Top Tips For Tree Care
Trees are living organisms and just like every other life form on the planet needs to stay in good health to survive. A sick or dying tree in your garden can potentially be hazardous and present a danger to people and property.
In this article, we will give you some top tips on how to take care of young, or newly planted trees and older, more established trees.
Right tree, right place.
Firstly, if you are considering planting a new tree then consider if it is suitable for a chosen position. For example, trees with a higher growth potential, such as Beech, or Oak should not be planted in positions where they may prove problematic in the future, such as under power lines or close to houses. Select the appropriate species for the space you have.
Caring for a young/newly planted tree.
A new tree recently purchased from a nursery or garden centre has probably received a lot of care in it’s lifetime, such as providing water and nutrients regularly. If this care is suddenly stopped after planting it can be detrimental to the health of the tree. Instead, water regularly during the growing season after planting, being careful to not over water, which can lead to root rot. Over the next couple of years the amount of water provided can be gradually decreased as the tree becomes established. Formative pruning can be gradually introduced after 1-2 years in order to remove unwanted branches. Be careful to not remove too much in one go!
Avoid damage to the stem. protect it with rabbit guards if necessary. Guards can also protect the tree from accidental damage, such as by mowers or strimmers. Damage to the stem could affect the flow of nutrients and water around the tree causing it to die.
Mulching is extremely beneficial, particularly for young or newly planted trees. It can improve the health of tree by insulating the soil, retaining water, preventing soil compaction and keeping weeds out which will compete with the tree for water and nutrients. Be careful not to over mulch, otherwise you trap too much moisture in the soil and your tree could develop root rot or fungal infection. Avoid ‘volcano mulching’ – a trend that has erupted in recent years. This is when a mound of soil is packed around the base of the tree, but is an unhealthy method as it retains too much rainwater. Scatter organic mulch about 3 or 4 inches away from the base of the tree so that moisture sinks down to the roots.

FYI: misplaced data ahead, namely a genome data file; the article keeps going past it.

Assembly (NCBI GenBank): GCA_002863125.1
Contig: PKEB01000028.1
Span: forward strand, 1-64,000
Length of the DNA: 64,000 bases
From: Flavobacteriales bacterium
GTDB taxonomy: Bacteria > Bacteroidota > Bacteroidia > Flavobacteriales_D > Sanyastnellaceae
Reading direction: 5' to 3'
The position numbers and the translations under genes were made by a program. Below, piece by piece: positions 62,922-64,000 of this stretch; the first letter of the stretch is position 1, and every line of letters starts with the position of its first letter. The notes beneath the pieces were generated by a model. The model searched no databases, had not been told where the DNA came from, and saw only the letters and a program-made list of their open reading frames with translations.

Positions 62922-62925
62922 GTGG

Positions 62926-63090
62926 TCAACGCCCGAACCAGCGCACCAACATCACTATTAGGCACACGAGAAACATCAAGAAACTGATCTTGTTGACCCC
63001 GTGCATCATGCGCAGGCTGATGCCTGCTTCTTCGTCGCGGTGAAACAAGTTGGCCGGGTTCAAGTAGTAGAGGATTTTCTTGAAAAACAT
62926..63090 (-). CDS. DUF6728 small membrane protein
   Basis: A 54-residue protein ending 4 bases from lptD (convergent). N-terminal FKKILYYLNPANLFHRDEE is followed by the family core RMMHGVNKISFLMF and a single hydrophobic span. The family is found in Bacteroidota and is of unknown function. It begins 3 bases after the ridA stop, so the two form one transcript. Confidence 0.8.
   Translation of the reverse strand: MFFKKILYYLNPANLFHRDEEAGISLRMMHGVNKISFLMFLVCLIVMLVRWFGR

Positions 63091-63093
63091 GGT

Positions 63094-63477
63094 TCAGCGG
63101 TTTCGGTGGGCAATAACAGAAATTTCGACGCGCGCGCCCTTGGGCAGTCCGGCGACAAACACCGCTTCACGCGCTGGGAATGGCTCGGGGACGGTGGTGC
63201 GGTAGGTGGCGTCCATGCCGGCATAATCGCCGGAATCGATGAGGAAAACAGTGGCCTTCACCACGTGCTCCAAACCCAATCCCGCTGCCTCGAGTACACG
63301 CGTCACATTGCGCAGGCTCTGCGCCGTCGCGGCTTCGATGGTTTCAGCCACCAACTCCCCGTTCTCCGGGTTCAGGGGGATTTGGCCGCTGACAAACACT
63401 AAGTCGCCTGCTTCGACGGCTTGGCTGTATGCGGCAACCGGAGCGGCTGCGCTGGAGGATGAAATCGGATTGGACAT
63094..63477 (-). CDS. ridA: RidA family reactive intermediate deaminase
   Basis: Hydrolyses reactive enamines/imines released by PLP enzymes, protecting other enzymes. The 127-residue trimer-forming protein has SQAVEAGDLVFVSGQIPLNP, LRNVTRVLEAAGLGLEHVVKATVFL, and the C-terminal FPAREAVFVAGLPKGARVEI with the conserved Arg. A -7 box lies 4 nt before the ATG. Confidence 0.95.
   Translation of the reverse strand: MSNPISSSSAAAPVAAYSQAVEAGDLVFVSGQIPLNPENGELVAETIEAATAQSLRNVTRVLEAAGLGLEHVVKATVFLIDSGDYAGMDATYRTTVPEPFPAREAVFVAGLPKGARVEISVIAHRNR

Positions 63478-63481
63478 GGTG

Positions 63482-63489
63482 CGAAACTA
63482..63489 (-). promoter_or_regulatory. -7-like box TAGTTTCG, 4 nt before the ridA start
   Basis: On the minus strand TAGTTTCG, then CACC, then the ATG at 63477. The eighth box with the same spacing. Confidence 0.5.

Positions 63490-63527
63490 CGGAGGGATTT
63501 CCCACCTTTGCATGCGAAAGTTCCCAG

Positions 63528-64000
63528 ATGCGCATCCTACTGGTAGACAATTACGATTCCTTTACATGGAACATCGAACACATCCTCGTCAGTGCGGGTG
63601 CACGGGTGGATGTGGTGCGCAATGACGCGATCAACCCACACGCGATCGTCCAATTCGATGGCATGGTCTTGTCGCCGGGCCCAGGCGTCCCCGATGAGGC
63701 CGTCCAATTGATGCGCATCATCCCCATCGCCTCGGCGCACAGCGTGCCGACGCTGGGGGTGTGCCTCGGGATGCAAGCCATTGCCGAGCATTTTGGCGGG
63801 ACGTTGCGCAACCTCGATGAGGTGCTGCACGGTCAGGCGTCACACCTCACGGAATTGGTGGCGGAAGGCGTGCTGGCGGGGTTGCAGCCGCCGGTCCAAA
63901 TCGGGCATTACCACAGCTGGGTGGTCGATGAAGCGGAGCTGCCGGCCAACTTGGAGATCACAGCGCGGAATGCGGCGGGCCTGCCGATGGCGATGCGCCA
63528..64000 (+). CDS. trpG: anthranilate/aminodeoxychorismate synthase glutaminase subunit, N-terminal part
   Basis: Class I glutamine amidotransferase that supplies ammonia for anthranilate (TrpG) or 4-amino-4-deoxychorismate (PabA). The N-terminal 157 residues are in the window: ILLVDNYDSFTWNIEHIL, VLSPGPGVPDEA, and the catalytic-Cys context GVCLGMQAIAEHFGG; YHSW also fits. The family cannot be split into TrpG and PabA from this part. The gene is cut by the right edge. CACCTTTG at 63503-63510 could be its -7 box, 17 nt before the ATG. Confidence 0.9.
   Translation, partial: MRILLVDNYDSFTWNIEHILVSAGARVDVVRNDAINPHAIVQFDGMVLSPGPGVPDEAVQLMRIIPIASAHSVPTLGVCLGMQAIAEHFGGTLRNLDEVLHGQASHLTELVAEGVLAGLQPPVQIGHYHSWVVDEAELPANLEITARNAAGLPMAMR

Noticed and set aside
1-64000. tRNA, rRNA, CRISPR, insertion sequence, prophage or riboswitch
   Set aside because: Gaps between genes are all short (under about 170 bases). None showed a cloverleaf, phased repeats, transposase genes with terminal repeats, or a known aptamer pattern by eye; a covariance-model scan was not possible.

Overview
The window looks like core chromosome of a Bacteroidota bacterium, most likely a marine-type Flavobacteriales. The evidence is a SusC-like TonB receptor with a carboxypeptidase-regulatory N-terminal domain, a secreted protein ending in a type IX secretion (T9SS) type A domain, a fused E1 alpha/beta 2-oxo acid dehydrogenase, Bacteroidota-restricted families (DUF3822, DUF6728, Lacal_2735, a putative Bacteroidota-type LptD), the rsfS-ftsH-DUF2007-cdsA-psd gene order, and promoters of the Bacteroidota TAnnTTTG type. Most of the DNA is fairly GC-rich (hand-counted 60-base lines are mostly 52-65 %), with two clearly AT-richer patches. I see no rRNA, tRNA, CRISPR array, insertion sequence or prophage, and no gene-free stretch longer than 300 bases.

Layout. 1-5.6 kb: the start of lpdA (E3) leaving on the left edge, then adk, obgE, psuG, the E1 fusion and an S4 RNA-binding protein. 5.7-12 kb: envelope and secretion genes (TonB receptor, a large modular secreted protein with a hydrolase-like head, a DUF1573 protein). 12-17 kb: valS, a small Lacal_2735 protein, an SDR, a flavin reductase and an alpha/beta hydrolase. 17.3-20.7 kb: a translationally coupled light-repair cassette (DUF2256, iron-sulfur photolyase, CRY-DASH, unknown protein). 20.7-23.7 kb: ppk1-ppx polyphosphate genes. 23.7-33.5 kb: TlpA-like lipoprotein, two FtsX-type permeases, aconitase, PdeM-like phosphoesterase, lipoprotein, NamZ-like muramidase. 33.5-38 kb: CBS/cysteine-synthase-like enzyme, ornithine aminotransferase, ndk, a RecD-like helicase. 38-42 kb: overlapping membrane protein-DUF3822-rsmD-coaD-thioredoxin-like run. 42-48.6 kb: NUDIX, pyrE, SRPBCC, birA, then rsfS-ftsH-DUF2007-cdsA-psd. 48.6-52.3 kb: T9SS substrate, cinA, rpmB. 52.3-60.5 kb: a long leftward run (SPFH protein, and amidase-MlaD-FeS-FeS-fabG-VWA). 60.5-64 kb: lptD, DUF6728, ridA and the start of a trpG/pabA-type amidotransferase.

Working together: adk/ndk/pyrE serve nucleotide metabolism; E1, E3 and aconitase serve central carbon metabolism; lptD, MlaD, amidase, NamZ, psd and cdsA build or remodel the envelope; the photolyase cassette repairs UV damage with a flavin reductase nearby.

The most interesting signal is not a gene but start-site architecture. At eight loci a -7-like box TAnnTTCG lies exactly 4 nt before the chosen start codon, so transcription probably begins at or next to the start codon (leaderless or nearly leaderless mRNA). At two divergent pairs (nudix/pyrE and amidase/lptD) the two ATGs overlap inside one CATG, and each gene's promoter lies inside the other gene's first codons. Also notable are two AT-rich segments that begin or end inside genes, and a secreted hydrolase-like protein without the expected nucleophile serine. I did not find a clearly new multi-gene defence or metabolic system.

Trees may require pruning for various reasons. They may need Crown lifting for clearance reasons, or reducing the sail area of a tree through reduction or thinning.
The most common mistakes people make with tree care is incorrect pruning. They either prune too much, or at the wrong time of year. Pruning too much of the leaf bearing branches can negatively affect the health of the tree. Avoid unnecessarily harsh pruning such as ‘topping and lopping’. This type of pruning, especially on older trees, is likely to only weaken the tree, making it more susceptible to decay.
Cutting branches too close to the trunk can also open overly large wounds which can be more susceptible to pests and disease. If you are unsure if a tree requires pruning or you would like to know if it is the correct time of year to prune a certain species then consult with a qualified arborist.
If the trees in your garden are ageing and showing signs of decay then it may be required for the dead wood to be cut away. This may be a result of a pathogen or disease which may require further inspection. You can read more about identifying dead and diseased branches in this article.
Seek professional advice.
If you have trees in your garden, or if you’re contemplating planting new trees, contact a professional tree surgeon for advice. They will be able to tell you about how to care for trees properly.